11 Clever Cleaning Hacks That Will Save You Money!

Washing up liquid being poured on sponge, dishes behind

Penny pinching gurus at NetVoucherCodes.co.uk have researched and revealed 11 top tips for maintaining the house – by using products that double up as cleaning tools.

  1. Denture cleaning tablets to clean vases

White flowers in glass vase

A gorgeous bunch of flowers can brighten up even the most miserable of rooms, but it can leave dirty stains on the bottom and sides of glass vases. To get rid of the stains, simply fill the vase with water and drop in one denture cleaning tablet. When it’s stopped fizzing, the stains and musty smell will have disappeared. You can also use these to spruce up toothbrushes, and even jewellery.

  1. Alcohol hand gel to get pen off walls

If you’ve got children, chances are you’ve come across pen marks on your walls at some point. You probably tried everything you could think of to scrub them off, before resorting to painting over them altogether, but surprisingly alcohol-based hand gel does just the trick. Squeeze a little bit of gel on to a soft sponge, work it into the pen marks and see them disappear before your eyes.

  1. Sugar to remove nail polish
Close up view of word sugar of granulated sugar.

Pic: iStockphoto

If you spill nail polish on your floor, quickly sprinkle sugar all over it whilst it’s still wet. The sugar will make the nail polish clump so you can sweep or hoover it up off the floor – no scrubbing needed!

  1. Hand wash with baby shampoo

Some laundry products, especially delicates like underwear, require you to hand wash them. But instead of shelling out for a box of hand wash powder which you’ll hardly ever use, trying using baby shampoo instead. If it’s gentle enough for your tot, it’ll be gentle enough for your delicate garments, and you can buy baby shampoo for less than 50p.

  1. Hair dryer to clean radiator

Dust and pet hair often collects on top and behind radiators, and this can be hard to reach without dismantling it altogether. Simply blow your hairdryer back and forth on its highest settings to blow out all of the cobwebs, hairs and dirt.

  1. Shower squeegee to clean carpet

No matter how much you hoover, the edges and corners of rooms will collect dust where your vacuum cleaner can’t reach, but you can use a cheap shower squeegee to dig it all out. Simply use the end of the squeegee to scrape the dirt out and then pop the dust balls into the bin. You can use the squeegee across carpets more generally, to dig out embedded dust and pet hair.

  1. Washing up liquid to clean chrome
Washing up liquid being poured on sponge, dishes behind

Pic: iStockphoto

If you find it impossible to keep the chrome surfaces in your kitchen such as the extractor fan and oven grease free, ditch the abrasive chemicals which mark the metal and instead use hot water, a non-scratch cloth and washing up liquid. It sounds too simple to be true, but it really works. Massage a generous amount of washing up liquid on to the surface and allow it to sit for a few minutes. Then use the warm water and cloth to wipe away. If it cuts through the grease on your plates it will do the same on your kitchen surfaces. You can pick up washing up liquid for around 35p and a pack of cloths for about the same.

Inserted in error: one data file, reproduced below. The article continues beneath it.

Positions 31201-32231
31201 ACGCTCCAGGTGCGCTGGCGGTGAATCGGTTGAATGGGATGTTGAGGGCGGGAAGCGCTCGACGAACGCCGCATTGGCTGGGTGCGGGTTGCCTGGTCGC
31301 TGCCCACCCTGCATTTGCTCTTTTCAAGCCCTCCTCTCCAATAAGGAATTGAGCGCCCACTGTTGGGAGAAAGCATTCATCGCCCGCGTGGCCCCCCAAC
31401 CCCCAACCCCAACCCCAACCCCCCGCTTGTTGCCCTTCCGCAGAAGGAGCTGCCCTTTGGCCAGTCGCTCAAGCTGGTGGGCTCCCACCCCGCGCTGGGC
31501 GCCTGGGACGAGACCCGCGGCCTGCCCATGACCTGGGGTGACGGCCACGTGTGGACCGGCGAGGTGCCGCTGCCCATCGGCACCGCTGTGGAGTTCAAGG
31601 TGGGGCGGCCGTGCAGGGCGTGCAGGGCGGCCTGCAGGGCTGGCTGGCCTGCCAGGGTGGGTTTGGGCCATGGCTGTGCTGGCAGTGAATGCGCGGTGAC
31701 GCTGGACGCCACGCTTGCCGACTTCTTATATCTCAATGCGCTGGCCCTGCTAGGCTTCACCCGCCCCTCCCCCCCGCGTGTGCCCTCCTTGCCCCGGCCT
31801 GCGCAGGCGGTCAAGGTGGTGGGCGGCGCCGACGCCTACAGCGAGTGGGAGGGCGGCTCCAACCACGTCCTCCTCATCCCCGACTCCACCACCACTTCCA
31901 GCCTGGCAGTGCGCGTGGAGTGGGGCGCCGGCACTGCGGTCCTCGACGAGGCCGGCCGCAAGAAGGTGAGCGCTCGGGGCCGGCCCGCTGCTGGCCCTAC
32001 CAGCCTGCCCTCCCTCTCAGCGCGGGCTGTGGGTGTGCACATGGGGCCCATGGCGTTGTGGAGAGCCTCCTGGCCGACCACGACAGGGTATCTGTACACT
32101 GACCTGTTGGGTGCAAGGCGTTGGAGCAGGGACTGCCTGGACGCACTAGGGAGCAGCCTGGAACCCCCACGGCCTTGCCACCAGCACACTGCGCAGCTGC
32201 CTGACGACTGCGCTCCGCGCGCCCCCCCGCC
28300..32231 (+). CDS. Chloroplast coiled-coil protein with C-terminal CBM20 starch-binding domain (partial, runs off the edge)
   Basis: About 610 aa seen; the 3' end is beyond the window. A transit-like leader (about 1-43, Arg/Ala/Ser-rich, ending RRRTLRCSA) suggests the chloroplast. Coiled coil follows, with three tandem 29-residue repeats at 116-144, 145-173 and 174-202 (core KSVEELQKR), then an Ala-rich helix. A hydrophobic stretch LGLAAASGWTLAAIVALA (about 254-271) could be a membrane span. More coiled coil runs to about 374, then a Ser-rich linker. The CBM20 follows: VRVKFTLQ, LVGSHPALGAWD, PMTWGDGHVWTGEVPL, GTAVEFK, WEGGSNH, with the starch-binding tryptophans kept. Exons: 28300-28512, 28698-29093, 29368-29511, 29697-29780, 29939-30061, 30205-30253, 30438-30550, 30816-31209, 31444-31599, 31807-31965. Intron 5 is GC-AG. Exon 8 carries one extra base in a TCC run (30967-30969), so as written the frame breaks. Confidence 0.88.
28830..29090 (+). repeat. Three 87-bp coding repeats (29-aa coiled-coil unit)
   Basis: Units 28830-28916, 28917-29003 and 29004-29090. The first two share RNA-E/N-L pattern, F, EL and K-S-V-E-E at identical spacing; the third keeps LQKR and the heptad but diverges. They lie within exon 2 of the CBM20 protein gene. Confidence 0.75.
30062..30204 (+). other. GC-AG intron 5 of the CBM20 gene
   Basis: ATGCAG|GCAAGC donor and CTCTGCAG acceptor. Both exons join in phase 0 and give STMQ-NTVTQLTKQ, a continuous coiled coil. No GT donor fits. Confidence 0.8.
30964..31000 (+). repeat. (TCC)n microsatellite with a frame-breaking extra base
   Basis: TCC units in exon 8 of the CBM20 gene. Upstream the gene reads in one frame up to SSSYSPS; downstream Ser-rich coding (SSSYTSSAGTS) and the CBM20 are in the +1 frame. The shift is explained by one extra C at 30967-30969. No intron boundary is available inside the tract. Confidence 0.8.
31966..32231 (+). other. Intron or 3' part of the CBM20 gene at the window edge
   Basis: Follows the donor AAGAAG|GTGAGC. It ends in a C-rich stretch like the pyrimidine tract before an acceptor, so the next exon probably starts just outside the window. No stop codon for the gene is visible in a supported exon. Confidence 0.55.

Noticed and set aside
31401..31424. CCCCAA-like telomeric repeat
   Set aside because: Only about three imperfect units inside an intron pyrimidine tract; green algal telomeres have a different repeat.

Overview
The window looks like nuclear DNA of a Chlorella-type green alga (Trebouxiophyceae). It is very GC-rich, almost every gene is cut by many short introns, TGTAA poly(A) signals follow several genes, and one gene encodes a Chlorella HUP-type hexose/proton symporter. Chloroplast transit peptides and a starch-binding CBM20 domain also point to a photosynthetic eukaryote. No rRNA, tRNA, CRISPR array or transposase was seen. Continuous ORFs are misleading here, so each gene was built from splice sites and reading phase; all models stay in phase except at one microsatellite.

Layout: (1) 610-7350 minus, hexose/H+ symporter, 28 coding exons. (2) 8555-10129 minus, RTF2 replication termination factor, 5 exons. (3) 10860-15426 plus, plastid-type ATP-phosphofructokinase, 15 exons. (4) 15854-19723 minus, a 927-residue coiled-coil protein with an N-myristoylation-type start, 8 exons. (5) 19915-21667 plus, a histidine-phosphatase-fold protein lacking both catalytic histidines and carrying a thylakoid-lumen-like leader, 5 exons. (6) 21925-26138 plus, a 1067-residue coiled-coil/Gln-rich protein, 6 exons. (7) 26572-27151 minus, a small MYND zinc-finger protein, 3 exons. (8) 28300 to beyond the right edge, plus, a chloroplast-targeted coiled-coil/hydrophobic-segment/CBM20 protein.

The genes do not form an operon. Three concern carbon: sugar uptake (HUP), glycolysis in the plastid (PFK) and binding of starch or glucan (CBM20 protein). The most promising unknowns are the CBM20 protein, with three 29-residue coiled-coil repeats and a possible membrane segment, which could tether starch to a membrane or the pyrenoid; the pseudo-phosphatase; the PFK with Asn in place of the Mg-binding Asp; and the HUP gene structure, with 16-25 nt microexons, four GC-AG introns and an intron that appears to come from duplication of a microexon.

1. Toothpaste and a toothbrush to clean tiles
Close-up Of Person Hand Cleaning The Dirty White Tile Of The Wall Using Brush

Pic: iStockphoto

Do you get sick of those hard to remove stains from grout and sealant in the shower and bath? Instead of using a bleach-based spray, try toothpaste and a toothbrush. The fluoride is a much gentler way to remove the stains and leaves the shower and bath sparkling. It’s also great for cleaning around plugholes and taps. A cheap toothpaste will cost you just 25p – or try and get yourself some free samples – and you can pick up some bargain toothbrushes for less than 20p, or simply use your old ones.

  1. Dishwasher tablet to clean baths
Senior woman relaxing in bath with eyes closed

Pic: iStockphoto

A quick and easy way to clean your bath is to fill it with hot water and drop in a dishwasher tablet. The bath is ceramic or plastic, the same as many of your dishes, so it works a treat. After five minutes rinse thoroughly.

  1. Salt and bicarb soda to clean ovens

If you need an abrasive cleaner to remove hardened food on a cooker or baking dishes, mix equal quantities of salt and bicarbonate soda. Coat the surface or pan, leave to soak in for a bit and then wash away.  You can pick up a large tub of bicarbonate soda for just over £1.

  1. Coffee filters to clean windows
A stack of new white coffee filters on a tan cloth background.

Pic: iStockphoto

You may have heard of using newspapers to clean windows, but this can leave inky smudges. Surprisingly, coffee filters and a little window spray or even clean water work well. This leaves no lint traces and the mesh-like quality of the filter paper catches the dirt without scratching. You can buy 40 coffee filters for around £1.20 and they’ll last for ages.

Moira Chisholm

I'm the Health Editor on My Weekly and am always interested to hear what's new in this fascinating field. I also deal with the gardening, shopping pages, general features, our website content and the Ask Helen problem page. I have a special interest in Christmas content because I'm on the team for Your Best Ever Christmas Magazine, too!